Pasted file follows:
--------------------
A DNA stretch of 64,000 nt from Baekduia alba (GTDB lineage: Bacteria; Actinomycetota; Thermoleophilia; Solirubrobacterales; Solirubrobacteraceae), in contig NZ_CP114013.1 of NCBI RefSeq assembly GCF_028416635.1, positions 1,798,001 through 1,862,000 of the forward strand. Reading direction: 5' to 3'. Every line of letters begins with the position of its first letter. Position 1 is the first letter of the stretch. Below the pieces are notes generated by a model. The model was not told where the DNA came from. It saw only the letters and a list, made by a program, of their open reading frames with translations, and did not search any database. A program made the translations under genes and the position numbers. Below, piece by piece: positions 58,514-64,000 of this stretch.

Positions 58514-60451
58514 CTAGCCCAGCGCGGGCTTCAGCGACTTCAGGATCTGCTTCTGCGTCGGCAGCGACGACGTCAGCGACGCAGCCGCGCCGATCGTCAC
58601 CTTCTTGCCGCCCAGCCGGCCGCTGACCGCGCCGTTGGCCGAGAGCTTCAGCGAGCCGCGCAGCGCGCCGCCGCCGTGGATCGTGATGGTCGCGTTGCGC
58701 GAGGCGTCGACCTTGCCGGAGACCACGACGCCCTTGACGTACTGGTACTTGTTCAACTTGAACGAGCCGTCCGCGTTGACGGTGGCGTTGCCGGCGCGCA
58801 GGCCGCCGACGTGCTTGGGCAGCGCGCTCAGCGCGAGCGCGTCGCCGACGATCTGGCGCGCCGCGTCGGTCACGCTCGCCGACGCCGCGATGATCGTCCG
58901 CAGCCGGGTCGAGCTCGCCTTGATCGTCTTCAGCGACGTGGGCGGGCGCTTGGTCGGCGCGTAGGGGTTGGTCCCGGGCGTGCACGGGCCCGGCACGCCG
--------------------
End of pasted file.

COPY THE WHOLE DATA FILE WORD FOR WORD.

A DNA stretch of 64,000 nt from Baekduia alba (GTDB lineage: Bacteria; Actinomycetota; Thermoleophilia; Solirubrobacterales; Solirubrobacteraceae), in contig NZ_CP114013.1 of NCBI RefSeq assembly GCF_028416635.1, positions 1,798,001 through 1,862,000 of the forward strand. Reading direction: 5' to 3'. Every line of letters begins with the position of its first letter. Position 1 is the first letter of the stretch. Below the pieces are notes generated by a model. The model was not told where the DNA came from. It saw only the letters and a list, made by a program, of their open reading frames with translations, and did not search any database. A program made the translations under genes and the position numbers. Below, piece by piece: positions 58,514-64,000 of this stretch.

Positions 58514-60451
58514 CTAGCCCAGCGCGGGCTTCAGCGACTTCAGGATCTGCTTCTGCGTCGGCAGCGACGACGTCAGCGACGCAGCCGCGCCGATCGTCAC
58601 CTTCTTGCCGCCCAGCCGGCCGCTGACCGCGCCGTTGGCCGAGAGCTTCAGCGAGCCGCGCAGCGCGCCGCCGCCGTGGATCGTGATGGTCGCGTTGCGC
58701 GAGGCGTCGACCTTGCCGGAGACCACGACGCCCTTGACGTACTGGTACTTGTTCAACTTGAACGAGCCGTCCGCGTTGACGGTGGCGTTGCCGGCGCGCA
58801 GGCCGCCGACGTGCTTGGGCAGCGCGCTCAGCGCGAGCGCGTCGCCGACGATCTGGCGCGCCGCGTCGGTCACGCTCGCCGACGCCGCGATGATCGTCCG
58901 CAGCCGGGTCGAGCTCGCCTTGATCGTCTTCAGCGACGTGGGCGGGCGCTTGGTCGGCGCGTAGGGGTTGGTCCCGGGCGTGCACGGGCCCGGCACGCCG